Development of novel inhibitors of thrombosis for the prevention of cardiovascular events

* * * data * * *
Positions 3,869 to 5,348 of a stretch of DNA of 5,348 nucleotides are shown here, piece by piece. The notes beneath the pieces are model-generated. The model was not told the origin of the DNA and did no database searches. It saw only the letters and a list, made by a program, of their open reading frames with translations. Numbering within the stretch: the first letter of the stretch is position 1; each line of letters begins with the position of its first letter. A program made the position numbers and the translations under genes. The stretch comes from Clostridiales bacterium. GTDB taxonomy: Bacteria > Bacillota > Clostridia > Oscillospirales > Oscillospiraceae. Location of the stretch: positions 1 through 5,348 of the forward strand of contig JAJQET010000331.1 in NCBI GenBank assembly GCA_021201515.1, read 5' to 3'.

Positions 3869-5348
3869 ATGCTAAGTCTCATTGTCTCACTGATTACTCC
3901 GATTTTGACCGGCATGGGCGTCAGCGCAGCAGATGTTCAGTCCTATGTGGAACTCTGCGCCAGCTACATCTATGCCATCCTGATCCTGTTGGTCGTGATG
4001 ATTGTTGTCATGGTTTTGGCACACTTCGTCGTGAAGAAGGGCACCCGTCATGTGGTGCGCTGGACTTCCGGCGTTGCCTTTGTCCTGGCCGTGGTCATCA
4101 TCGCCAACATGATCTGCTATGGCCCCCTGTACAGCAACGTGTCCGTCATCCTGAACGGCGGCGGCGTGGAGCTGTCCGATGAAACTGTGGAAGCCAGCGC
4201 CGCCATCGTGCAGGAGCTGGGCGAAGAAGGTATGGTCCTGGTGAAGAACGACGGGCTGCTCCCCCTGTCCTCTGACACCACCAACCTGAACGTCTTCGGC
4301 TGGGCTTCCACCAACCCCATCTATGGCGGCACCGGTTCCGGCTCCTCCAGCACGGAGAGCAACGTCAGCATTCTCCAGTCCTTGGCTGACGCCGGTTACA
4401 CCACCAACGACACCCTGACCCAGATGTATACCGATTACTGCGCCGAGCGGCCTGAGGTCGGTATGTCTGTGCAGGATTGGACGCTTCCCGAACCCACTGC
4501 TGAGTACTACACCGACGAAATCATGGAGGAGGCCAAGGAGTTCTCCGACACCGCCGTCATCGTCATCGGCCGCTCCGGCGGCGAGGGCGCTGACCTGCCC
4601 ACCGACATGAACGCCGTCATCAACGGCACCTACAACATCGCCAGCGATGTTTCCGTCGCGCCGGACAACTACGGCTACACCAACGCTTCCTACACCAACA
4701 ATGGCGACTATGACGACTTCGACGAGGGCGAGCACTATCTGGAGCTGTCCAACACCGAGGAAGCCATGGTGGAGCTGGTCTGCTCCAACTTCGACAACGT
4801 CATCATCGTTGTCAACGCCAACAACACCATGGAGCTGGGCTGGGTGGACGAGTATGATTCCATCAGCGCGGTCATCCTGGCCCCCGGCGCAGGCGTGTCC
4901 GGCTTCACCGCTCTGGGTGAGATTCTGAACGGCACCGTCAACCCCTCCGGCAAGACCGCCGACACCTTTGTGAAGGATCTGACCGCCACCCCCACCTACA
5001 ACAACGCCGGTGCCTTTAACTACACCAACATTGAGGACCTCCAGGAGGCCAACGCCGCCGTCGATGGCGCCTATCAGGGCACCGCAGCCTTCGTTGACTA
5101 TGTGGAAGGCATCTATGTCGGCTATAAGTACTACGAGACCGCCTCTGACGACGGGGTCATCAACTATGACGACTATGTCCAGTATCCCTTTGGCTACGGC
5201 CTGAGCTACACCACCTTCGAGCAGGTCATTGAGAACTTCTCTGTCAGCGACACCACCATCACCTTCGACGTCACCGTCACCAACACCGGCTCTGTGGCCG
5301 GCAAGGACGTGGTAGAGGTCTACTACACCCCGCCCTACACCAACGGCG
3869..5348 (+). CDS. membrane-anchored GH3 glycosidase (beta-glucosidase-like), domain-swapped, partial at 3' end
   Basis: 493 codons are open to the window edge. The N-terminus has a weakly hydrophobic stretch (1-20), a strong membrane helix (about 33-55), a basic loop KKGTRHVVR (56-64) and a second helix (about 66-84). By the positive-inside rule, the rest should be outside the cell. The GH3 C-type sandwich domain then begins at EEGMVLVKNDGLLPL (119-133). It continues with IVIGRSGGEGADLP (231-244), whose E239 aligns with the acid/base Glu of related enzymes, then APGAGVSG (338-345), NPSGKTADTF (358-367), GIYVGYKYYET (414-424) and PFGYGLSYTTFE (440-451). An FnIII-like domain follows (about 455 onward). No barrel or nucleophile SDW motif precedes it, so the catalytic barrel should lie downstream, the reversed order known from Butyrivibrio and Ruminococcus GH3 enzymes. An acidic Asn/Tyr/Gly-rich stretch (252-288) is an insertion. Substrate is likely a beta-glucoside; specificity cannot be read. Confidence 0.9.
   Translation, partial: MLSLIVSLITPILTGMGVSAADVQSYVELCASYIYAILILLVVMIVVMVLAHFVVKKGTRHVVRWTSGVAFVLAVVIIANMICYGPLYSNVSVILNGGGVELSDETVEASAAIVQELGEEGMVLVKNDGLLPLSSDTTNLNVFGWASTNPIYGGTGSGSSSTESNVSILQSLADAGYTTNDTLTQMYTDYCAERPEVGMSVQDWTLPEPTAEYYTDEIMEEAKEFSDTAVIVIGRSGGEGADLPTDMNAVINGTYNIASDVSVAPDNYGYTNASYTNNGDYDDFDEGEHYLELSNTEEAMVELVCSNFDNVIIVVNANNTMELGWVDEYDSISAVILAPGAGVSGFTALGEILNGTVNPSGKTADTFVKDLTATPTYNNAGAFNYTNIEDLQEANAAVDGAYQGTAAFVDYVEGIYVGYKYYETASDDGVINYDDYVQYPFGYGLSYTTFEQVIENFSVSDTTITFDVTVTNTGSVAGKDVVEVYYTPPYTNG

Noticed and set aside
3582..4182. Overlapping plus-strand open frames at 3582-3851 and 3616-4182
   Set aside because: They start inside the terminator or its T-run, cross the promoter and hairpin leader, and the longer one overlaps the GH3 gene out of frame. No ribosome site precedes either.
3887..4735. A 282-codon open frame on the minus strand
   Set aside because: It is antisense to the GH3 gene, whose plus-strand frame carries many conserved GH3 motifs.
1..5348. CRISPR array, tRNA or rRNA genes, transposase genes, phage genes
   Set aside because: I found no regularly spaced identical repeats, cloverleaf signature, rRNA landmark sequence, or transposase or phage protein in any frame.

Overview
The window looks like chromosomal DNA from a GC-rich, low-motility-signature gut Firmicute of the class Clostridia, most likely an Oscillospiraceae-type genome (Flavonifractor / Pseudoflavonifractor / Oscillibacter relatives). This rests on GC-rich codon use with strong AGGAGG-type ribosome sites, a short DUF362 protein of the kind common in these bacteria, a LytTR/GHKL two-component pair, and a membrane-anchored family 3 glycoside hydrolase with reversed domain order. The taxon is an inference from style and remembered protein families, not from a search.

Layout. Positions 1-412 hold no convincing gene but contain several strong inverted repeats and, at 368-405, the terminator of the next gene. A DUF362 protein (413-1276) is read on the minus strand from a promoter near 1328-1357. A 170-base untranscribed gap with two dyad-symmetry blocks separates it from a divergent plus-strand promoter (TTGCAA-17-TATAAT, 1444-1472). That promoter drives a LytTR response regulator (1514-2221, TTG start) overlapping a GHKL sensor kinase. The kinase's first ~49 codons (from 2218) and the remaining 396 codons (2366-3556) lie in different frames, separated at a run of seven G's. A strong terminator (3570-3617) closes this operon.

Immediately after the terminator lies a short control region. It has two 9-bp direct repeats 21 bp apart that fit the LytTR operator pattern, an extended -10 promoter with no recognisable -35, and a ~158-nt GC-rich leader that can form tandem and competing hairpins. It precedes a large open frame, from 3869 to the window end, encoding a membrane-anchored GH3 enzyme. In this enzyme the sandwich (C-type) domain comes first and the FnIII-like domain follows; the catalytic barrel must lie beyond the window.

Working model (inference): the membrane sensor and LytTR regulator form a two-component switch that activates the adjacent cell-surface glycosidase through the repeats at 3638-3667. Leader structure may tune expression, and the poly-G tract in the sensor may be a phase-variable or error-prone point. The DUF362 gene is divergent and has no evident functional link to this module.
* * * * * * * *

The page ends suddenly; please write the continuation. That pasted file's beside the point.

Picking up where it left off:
BACKGROUND:: Thrombotic events driven by platelet aggregation and activation of the coagulation system remain the leading cause of global morbidity and mortality. Antiplatelet and anticoagulant agents have proven effective in the treatment and prevention of these events in at-risk patients. However, bleeding remains a major concern and there is a large unmet clinical need for newer agents that can provide more effective antithrombotic protection. Novel candidates have been identified that may allow for a wider therapeutic index. Among these, platelet protease-activated receptor 4 (PAR4) and exosite 1 of thrombin have emerged as two of the most promising targets for antiplatelet and anticoagulant therapies, respectively. OBJECTIVES:: Given the central role of platelet aggregation to this thesis, we first sought to examine the feasibility of using a newer technique of platelet aggregometry, 96-well plate aggregometry (96-WPA), instead of the current gold standard, light transmission aggregometry (LTA). 96-WPA offers advantages over LTA but as yet there is almost no data regarding test-retest repeatability or agreement between the two techniques. Thereafter, the principal aims of this thesis were to explore the antiplatelet, anticoagulant and antithrombotic effects of PAR4 and exosite 1 thrombin inhibition in humans through a series of in vitro and ex vivo studies. Additional objectives included determination of whether platelet responses to PAR4 signaling are dependent on additional input from other agonist-receptor pathways or vice-versa and establishing the safety and tolerability of intravenous PAR4 agonism in mice in order to facilitate future studies into establishing the wider role of PAR4 within the human vasculature. METHODS AND RESULTS:: Repeatability and agreement between two methods of platelet aggregometry Test-retest repeatability (standard deviation, coefficient of variation (CV) and coefficient of repeatability) and agreement between 96-WPA and LTA were assessed constructing replicate agonist-induced dose-response curves from which peak aggregation and EC50 were determined. The pre-specified selected agonists were adenosine diphosphate (ADP), arachidonic acid (AA) and PAR4-activating peptide (PAR4-AP). Within-day CV for 96-WPA was 3.4%, 3.6% and 3.6% for peak aggregation and 9.6%, 7.1% and 6.9% for EC50 with ADP, AA and PAR4-AP, respectively. Corresponding values for between-day CV were 8.7%, 5.4%, and 6.6% for peak aggregation and 23.4%, 28.5%, and 23.1% for EC50. Overall, results for test-retest repeatability were comparable to LTA, although the latter appeared marginally superior in terms of the between-day CV. With respect to agreement, ADP and PAR4-AP peak aggregation measured consistently higher with 96-WPA whereas the EC50 was consistently lower. No significant measurement bias was observed with AA. Dependence of PAR4 on other agonist-receptor pathways for the activation and aggregation of human platelets All studies were performed in vitro using blood from healthy volunteers with results pooled from a minimum of 6 subjects. Activation of platelets by PAR4-AP (25 M) resulted in strong p-selectin expression (86.5 ± 2.6%), platelet-monocyte binding (85.8 ± 1.5%) and platelet aggregation (88.5 ± 3.4%). Platelet responses to PAR4-AP were completely inhibited by the PAR4 antagonist BMS-986120 but were unaffected by SCH-79797 (PAR1 antagonist), apyrase (ADP scavenger) or indomethacin (cyclooxygenase inhibitor). In contrast, PAR1 platelet activation and aggregation were both partially inhibited by apyrase. BMS-986120 had no effect on platelet activation or aggregation in response to PAR1, ADP or AA stimulation. Tolerability and safety of systemic PAR4 agonism in mice PAR4-agonist peptide (PAR4-AP) AYPGKF-NH2 (target blood concentration 11.25 M and 112.5 M) or control (0.9% saline) was administered intravenously to mice (n=15 total, 5 mice per group). Mice were observed for 24 hours then sacrificed with blood drawn for laboratory analyses and tissue samples prepared for histological examination. AYPGKF-NH2 was well tolerated with no evidence of systemic perturbation, thrombosis or change in any of the haematological, inflammatory, hepatic and renal blood markers examined. No distortion of parenchymal architecture, necrosis or inflammatory cell infiltrate of the lungs, spleen, liver and kidney was observed in any of the samples. Effect of oral PAR4 antagonism with BMS-986120 on platelets and thrombosis Forty volunteers were enrolled into a phase 1 parallel-group prospective randomized open-label blinded endpoint trial. Ex vivo platelet activation, platelet aggregation and thrombus formation were measured at 0, 2 and 24 hours after (a) oral BMS-986120, or (b) oral aspirin followed at 18 hours with oral aspirin and oral clopidogrel. BMS-986120 demonstrated highly selective and reversible inhibition of PAR4-AP stimulated platelet activation and aggregation. Compared to pre-treatment, BMS-986120 reduced total thrombus area at high shear by 29.2% (p<0.001) at 2 hours and by 21.4% (p=0.002) at 24 hours, driven by a decrease in platelet-rich thrombus formation. In contrast to aspirin and aspirin in combination with clopidogrel, BMS-986120 had no effect on thrombus formation at low shear (p=0.08). There were no serious adverse events. Effect of exosite 1 thrombin inhibition with JNJ-9375 on coagulation, platelets and thrombosis Fifteen healthy volunteers were enrolled into a double-blind randomized crossover study of JNJ-9375 (2.5, 25 and 250 μg/mL), bivalirudin (positive control) and matched placebo. JNJ-9375 caused concentration-dependent prolongation of blood coagulation and agonist-selective inhibition of platelet activation. Compared to placebo, JNJ-9375 (250 g/mL) reduced mean total thrombus area by 41.1% (p<0.001) at low shear and 32.3% (p=0.025) at high shear. Under both shear conditions, there was a dose-dependent decrease in fibrin-rich thrombus (p<0.001 for both). In contrast to bivalirudin, JNJ-9375 had no effect on platelet-rich thrombus formation. CONCLUSIONS:: This thesis demonstrates that a) both 96-WPA and LTA demonstrate good and comparable within- and between-day repeatability but owing to a systematic measurement bias the techniques should not be considered interchangeable, b) under conditions designed to replicate clinically relevant levels of thrombin, platelet responses to PAR4 stimulation were not dependent on input from other major agonist-receptor pathways or vice-versa, c) even at suprathreshold blood concentrations, intravenous PAR4 agonism with AYPGKF-NH2 was not associated with adverse effects in mice, d) oral PAR4 antagonism with BMS-986120 inhibits ex vivo human thrombus formation at high shear driven by a reduction in platelet deposition, and e) exosite 1 thrombin antagonism with JNJ-9375 inhibits ex vivo human thrombosis formation driven by a reduction in fibrin deposition. Results from this thesis suggest PAR4 antagonism and exosite 1 thrombin inhibition have major potential as novel antiplatelet and anticoagulant strategies and that further investigation in clinical trials is warranted.